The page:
If we want to avoid polytans with overlapped edges or with sub-polytans in it, we can test the closed path criterion on every continuous sub-set of the input angle set. This modified version might decrease the number of self-intersected result too, if not totally prevent.

Clear[polytanPlot2]
polytanPlot2[angleSet_] :=
 Module[{stepVecSet, len, nosubCircuitQ, pts},
  stepVecSet = If[IntegerQ[#/(π/2)], 1, Sqrt[2]] Exp[# I] I & /@
    Mod[Accumulate[angleSet - π], 2 π];
  len = Length[stepVecSet];
  nosubCircuitQ = True;
  Table[
   If[#, nosubCircuitQ = False; Goto["label"]] &[
    Chop[N[Total[stepVecSet[[i ;; j]]]]] == 0],
   {i, len - 1}, {j, i + 1, If[i == 1, len - 1, len]}];
  Label["label"];
  If[nosubCircuitQ && Chop[N[Total[stepVecSet]]] == 0,
   pts = Through[{Re, Im}@Accumulate[stepVecSet]]\[Transpose];
   Graphics[{FaceForm[], EdgeForm[{Thick, Blue}],
     Polygon[pts],
     Darker[Green], AbsolutePointSize[15], Point[pts]},
    Frame -> True, PlotLabel -> Style[angleSet, 13]],
   Style[Row[{Style[angleSet, 13], 
      " is not a valid polytan angle set!"}], 15, Red]
   ]]

Cases[polytanPlot2 /@ FullSimplify[testSets π/180], Graphics[__], ∞]

required 2

Self-intersected results are still found:

Cases[polytanPlot /@ RandomChoice[π/4 Range[7], {2000, 15}],  Graphics[__], ∞]

self-intersection

Edit 2:

According to J.M.'s comment, we can use an undocumented function Graphics`Mesh`SimplePolygonQ[] to achieve the purpose of avoiding both overlappings and self-intersections:

Clear[polytanPlot3]
polytanPlot3[angleSet_] :=
 Module[{stepVecSet, pts, polyg},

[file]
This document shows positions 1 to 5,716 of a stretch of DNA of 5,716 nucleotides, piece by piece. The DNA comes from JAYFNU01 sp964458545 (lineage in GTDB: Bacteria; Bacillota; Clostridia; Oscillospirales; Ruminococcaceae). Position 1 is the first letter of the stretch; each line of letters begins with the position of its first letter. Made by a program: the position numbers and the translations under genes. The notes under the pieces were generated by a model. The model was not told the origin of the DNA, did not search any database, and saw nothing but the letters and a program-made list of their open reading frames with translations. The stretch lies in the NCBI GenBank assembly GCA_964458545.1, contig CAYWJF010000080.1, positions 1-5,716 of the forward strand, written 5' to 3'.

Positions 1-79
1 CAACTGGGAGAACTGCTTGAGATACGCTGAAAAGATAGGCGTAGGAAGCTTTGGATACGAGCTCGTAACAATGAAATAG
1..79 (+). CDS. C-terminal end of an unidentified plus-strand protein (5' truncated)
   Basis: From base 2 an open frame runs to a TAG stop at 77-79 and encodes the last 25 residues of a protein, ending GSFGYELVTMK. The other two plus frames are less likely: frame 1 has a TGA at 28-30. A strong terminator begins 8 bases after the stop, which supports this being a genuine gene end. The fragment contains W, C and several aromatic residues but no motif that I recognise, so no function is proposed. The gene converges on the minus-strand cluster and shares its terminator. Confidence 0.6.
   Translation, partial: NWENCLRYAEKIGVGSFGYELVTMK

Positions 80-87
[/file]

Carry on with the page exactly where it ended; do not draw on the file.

stepVecSet = If[IntegerQ[#/(π/2)], 1, Sqrt[2]] Exp[# I] I & /@
    Mod[Accumulate[angleSet - π], 2 π];

  If[Chop[N[Total[stepVecSet]]] != 0,

   Style[Row[{Style[angleSet, 13], " is not a valid polytan angle set!"}], 15, Red],

   pts = Through[{Re, Im}@Accumulate[stepVecSet]]\[Transpose];
   polyg = Polygon[pts];
   If[Graphics`Mesh`SimplePolygonQ[polyg],

    Graphics[{FaceForm[], EdgeForm[{Thick, Blue}], polyg,
      Darker[Green], AbsolutePointSize[15], Point[pts]
         }, Frame -> True, PlotLabel -> Style[angleSet, 13]],

    Style[Row[{Style[angleSet, 13], " is not a simple polytan angle set!"}], 15, Red]
    ]
   ]]

Cases[polytanPlot3 /@ RandomChoice[π/4 Range[7], {2000, 15}],  Graphics[__], ∞]

final version

share|improve this answer
    
Wow, this is so close. Thank you so much. I will have to study this for awhile. I think "If[IntegerQ[#/(π/2)], 1, Sqrt[2]]" is causing some diagonals to be drawn incorrectly?? Test this set: Select[Tuples[{0, 45, 90, 135, 180, 225, 270, 315}, 5] , Total[#] == (5 + 2)*180 &] --all the possible angle sets for order-3 polytans. –  jnthn May 17 '13 at 2:45
    
@jnthn If you see some error messages, maybe using π/180 instead of the degree symbol \[Degree]. –  Silvia May 17 '13 at 2:54
    
@jnthn Sorry I'm not catching you.. What do you mean by "some diagonals ... drawn incorrectly"? Do you mean some edges are overlapped? –  Silvia May 17 '13 at 3:12
    
π/180 got rid of the Floor[] errors. ty. If you use the order-3 sets as input, you will see that the squares with the 'X' in the center have hypotenuses of length 1, rather than length $\sqrt 2$. And there is a similar problem with the "house" shape. Is that error coming from the If[] statement, do you think? –  jnthn May 17 '13 at 3:32
1  
You might be interested in the (undocumented) function Graphics`Mesh`SimplePolygonQ[] for checking self-intersections. You just need to give it a Polygon[] as an argument. –  J. M. May 17 '13 at 4:33